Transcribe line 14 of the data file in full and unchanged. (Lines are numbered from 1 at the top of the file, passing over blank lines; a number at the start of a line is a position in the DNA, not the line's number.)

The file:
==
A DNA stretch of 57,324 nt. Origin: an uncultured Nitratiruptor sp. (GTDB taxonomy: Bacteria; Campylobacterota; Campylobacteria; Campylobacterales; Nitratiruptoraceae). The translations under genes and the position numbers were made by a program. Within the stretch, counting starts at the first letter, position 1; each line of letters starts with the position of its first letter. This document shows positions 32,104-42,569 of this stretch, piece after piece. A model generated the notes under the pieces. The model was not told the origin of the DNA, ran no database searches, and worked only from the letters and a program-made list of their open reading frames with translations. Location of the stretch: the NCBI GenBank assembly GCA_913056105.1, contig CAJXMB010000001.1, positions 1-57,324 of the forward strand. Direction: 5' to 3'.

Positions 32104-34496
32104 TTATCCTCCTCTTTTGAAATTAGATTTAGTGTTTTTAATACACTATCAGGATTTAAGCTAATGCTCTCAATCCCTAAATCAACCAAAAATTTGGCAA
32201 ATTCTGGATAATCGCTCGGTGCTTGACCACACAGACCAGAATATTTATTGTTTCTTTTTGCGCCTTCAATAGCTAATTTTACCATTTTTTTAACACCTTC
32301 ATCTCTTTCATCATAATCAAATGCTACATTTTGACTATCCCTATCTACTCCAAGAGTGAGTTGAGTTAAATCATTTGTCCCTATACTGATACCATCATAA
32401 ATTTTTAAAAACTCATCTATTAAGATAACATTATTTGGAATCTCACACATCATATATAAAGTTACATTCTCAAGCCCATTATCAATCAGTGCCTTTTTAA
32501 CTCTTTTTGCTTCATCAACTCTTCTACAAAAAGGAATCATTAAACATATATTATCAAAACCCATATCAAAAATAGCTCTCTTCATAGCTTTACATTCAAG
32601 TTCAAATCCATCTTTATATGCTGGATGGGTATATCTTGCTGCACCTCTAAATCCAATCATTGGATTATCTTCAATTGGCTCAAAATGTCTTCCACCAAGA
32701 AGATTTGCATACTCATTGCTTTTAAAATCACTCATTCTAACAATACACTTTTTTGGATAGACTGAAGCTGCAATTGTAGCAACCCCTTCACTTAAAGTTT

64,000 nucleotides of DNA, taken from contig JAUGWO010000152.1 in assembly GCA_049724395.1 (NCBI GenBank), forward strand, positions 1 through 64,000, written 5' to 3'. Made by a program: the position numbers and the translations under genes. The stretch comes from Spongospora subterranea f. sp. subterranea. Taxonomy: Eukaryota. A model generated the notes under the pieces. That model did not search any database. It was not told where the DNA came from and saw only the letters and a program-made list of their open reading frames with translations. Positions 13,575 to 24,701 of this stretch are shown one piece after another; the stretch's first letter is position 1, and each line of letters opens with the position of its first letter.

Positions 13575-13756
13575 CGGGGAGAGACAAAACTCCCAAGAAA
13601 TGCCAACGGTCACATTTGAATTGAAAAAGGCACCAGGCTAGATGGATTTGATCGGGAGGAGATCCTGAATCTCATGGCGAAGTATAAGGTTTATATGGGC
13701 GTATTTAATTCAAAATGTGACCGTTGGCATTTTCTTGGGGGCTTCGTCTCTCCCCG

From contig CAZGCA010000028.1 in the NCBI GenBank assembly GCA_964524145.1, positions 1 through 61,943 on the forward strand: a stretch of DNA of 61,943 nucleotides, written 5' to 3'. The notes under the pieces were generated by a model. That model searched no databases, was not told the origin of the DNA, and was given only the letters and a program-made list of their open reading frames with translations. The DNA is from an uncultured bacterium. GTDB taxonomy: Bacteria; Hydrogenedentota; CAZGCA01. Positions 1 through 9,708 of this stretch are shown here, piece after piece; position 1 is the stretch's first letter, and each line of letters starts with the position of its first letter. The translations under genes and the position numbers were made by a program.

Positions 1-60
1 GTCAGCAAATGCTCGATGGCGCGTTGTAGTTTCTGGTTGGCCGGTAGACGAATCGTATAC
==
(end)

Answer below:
13701 GTATTTAATTCAAAATGTGACCGTTGGCATTTTCTTGGGGGCTTCGTCTCTCCCCG